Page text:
Section I. Directives on Health-Related Rights and Patient Responsibilities

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SECTION I.
directives on health-related rights and patient responsibilities

Constitution of the World Health Organization [1948]

Universal Declaration of Human Rights, General Assembly of the United Nations [1948]

Declaration of the Rights of the Child, General Assembly of the United Nations [1959]

Declaration on the Rights of Mentally Retarded Persons, General Assembly of the United Nations [1971]

A Patient's Bill of Rights, American Hospital Association [1973, revised 1992]

Declaration of Lisbon on the Rights of the Patient, World Medical Association [1981]

Declaration on Physician Independence and Professional Freedom, World Medical Association [1986]

Fundamental Elements of the Patient-Physician Relationship, American Medical Association [1990, updated 1993,2001]

Patient Responsibilities, American Medical Association [1993, updated 2001]

Patient Rights, Joint Commission on Accreditation of Healthcare Organizations [1994]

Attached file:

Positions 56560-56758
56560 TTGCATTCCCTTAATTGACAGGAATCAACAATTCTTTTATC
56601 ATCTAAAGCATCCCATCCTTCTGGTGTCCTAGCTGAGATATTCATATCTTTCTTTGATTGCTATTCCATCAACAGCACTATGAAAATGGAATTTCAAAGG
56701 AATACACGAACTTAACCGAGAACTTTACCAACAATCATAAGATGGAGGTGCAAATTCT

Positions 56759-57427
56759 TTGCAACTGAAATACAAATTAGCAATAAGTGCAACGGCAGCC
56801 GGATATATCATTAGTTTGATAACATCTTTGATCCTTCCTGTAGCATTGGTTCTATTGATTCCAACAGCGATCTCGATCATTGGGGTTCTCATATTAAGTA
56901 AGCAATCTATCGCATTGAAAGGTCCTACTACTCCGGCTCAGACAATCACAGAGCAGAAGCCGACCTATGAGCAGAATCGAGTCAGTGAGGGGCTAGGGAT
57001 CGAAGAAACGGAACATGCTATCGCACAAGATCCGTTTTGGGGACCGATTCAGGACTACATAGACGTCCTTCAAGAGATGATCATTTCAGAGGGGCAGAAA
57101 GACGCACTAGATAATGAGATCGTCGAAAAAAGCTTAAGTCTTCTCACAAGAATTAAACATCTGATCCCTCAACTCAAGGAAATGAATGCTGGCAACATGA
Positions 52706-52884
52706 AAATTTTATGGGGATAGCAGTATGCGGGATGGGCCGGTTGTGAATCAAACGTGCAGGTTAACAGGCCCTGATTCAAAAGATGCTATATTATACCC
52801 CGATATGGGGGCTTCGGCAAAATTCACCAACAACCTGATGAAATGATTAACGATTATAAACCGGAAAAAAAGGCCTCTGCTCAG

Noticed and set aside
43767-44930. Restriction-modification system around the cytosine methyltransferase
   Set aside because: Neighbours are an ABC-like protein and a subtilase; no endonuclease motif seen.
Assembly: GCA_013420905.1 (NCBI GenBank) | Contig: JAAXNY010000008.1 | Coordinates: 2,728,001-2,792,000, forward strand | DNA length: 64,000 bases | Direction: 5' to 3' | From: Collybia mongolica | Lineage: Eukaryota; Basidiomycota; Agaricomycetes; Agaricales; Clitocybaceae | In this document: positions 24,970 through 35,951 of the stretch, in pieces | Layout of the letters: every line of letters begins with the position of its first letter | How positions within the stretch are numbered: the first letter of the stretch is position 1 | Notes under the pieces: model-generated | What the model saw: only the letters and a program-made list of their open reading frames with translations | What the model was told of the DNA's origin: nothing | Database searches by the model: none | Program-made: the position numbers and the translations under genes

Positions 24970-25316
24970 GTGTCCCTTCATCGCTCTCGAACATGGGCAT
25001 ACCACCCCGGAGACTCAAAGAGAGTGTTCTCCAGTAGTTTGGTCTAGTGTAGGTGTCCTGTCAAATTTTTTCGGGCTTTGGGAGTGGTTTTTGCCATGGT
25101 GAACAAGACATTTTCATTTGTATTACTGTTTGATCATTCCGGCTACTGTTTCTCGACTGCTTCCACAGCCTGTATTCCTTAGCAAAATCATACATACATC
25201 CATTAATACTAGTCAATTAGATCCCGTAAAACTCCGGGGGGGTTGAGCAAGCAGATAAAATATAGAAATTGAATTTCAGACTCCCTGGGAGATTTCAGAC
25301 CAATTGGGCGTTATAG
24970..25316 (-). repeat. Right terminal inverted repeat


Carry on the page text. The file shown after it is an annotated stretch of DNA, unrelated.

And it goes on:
The use of rights language has emerged in recent decades as a strong feature of contemporary bioethics documents. Although the language of rights cannot embrace all that must be said in bioethics, this collection of directives on health-related rights and patient responsibilities heads the Appendix both because it reinforces the common doctrine that all health care is patient-centered and because rights language has become typical of the period on which this edition is reporting.

Most of the documents in this section outline the health-related rights of specific groups of individuals, such as children, mentally retarded persons, and patients. Two documents, however, address topics that are designed to implement these rights. The World Medical Association's Declaration on Physician Independence and Professional Freedom addresses the importance of physicians' professional freedom to support patient rights. The American Medical Association (AMA) perceives patient rights and the corresponding patient responsibilities to be two elements of a mutually respectful alliance between patients and physicians. The AMA's directive on patient responsibilities elaborates upon the view expressed in the AMA's patient rights document, Fundamental Elements of the Patient-Physician Relationship, that "patients share with physicians the responsibility for their own health care."

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